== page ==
Energy is in fact the substance from which all elementary particles, all atoms and therefore all things are made, and energy is that which moves. Energy is a substance, since its total amount does not change, and the elementary particles can actually be made from this substance as is seen in many experiments on the creation of elementary particles. Energy can be changed into motion, into heat, into light and into tension. Energy may be called the fundamental cause for all change in the world. 

I quote this to show you just how far very respectable physicists get carried away in their regard for energy. If it is not energy itself that grips scientists, it is usually the general law called the "law of conservation of energy." I will outline how this law fits in with Newtonian interaction and electromagnetic interaction in turn so that you can appreciate just what it is about, but first I quote a typical enthusiast for the law - Professor R.P. Feynman:

There is a fact, or if you wish, a law, governing all natural phenomena that are known to date. There is no known exception to this law--it is exact as far as we know. The law is called the conservation of energy. It states that there is a certain quantity, which we call energy, that does not change in the manifold changes which nature undergoes... It is not a description of a mechanism, or anything concrete; it is just a strange fact that we can calculate some number and when we finish watching nature go through her tricks and calculate the number again, it is the same.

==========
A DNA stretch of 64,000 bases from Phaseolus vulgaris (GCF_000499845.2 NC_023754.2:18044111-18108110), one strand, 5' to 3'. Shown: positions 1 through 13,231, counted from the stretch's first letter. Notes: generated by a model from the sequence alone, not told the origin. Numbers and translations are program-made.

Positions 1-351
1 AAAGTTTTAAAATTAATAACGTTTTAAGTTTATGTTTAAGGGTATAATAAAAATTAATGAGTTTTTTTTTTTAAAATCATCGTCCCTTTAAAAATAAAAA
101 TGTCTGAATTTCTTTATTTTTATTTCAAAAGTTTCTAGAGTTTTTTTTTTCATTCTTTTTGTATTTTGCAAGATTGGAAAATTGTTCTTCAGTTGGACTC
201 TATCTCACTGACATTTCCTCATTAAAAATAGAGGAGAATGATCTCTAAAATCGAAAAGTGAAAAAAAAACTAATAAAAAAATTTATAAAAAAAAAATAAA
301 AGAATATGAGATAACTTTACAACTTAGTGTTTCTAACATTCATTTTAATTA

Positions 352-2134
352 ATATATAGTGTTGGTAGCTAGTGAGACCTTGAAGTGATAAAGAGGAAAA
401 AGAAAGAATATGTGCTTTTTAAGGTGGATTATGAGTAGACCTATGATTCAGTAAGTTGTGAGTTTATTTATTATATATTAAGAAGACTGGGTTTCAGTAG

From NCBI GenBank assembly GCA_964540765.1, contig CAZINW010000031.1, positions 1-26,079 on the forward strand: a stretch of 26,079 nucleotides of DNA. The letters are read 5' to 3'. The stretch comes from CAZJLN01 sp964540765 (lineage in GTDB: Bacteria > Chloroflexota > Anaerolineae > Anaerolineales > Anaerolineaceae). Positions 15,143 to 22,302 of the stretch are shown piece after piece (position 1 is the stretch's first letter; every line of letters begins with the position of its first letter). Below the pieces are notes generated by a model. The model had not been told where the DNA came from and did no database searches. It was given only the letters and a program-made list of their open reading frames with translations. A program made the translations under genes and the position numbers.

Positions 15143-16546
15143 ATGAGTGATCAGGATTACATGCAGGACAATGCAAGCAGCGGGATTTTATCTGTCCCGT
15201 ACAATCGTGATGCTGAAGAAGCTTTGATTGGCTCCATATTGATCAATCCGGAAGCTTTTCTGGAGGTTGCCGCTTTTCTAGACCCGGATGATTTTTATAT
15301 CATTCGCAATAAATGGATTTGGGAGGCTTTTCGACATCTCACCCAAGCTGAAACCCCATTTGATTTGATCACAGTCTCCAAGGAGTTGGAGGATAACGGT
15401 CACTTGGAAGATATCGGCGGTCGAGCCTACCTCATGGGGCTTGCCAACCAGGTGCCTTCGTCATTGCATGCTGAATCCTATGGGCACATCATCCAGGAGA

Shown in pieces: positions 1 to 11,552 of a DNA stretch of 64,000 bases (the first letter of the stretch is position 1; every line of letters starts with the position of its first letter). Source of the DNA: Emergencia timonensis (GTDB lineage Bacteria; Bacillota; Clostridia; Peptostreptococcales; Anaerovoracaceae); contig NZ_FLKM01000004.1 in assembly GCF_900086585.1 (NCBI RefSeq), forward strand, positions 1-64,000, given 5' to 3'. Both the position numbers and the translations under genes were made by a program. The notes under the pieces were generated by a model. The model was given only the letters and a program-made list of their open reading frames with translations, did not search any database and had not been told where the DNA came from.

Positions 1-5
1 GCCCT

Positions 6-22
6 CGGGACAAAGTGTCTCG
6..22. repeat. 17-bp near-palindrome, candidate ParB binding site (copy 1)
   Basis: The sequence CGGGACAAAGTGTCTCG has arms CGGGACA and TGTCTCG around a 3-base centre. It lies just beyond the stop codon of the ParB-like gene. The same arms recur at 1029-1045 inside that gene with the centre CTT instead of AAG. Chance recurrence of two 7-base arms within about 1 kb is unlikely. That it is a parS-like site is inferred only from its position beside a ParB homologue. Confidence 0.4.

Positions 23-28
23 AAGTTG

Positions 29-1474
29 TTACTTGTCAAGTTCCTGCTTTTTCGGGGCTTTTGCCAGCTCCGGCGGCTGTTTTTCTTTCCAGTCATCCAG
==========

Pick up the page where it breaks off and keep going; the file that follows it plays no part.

To Feynman, the law of conservation of energy is a fundamental part of nature's bag of tricks. It is to him part of the grand design, one of the rules of the game, perhaps the most basic rule since it "governs all natural phenomena that are known to date."

The law of conservation of energy, and with it the concept of energy itself, must be attacked directly if the notion that the existence of laws governing--or describing--the physical world is to be believed to be an illusion. The metaphysical power of any conservation law is very great. Here is Mach:

... the notions of the constancy of the quantity of matter, of the constancy of the quantity of motion, of the indestructibility of work or energy, conceptions which completely dominate modern physics, all arose under the influence of theological ideas. 

As Mach says, constancy within change is a deeply rooted theological idea. Do you know the famous hymn "Abide with me"?

Change and decay
In all around I see
Oh Thou who changest not
Abide with me.

Not only is the unchanging element within a constantly changing environment important to us theologically, it is important to every accountant. Books must balance--if something disappears, it must be explained. Whether it is our orderly accountant's attitude in science or a deep-seated yearning for the eternal, somehow the law of conservation of energy has cast its spell over us and we see it as general and fundamental.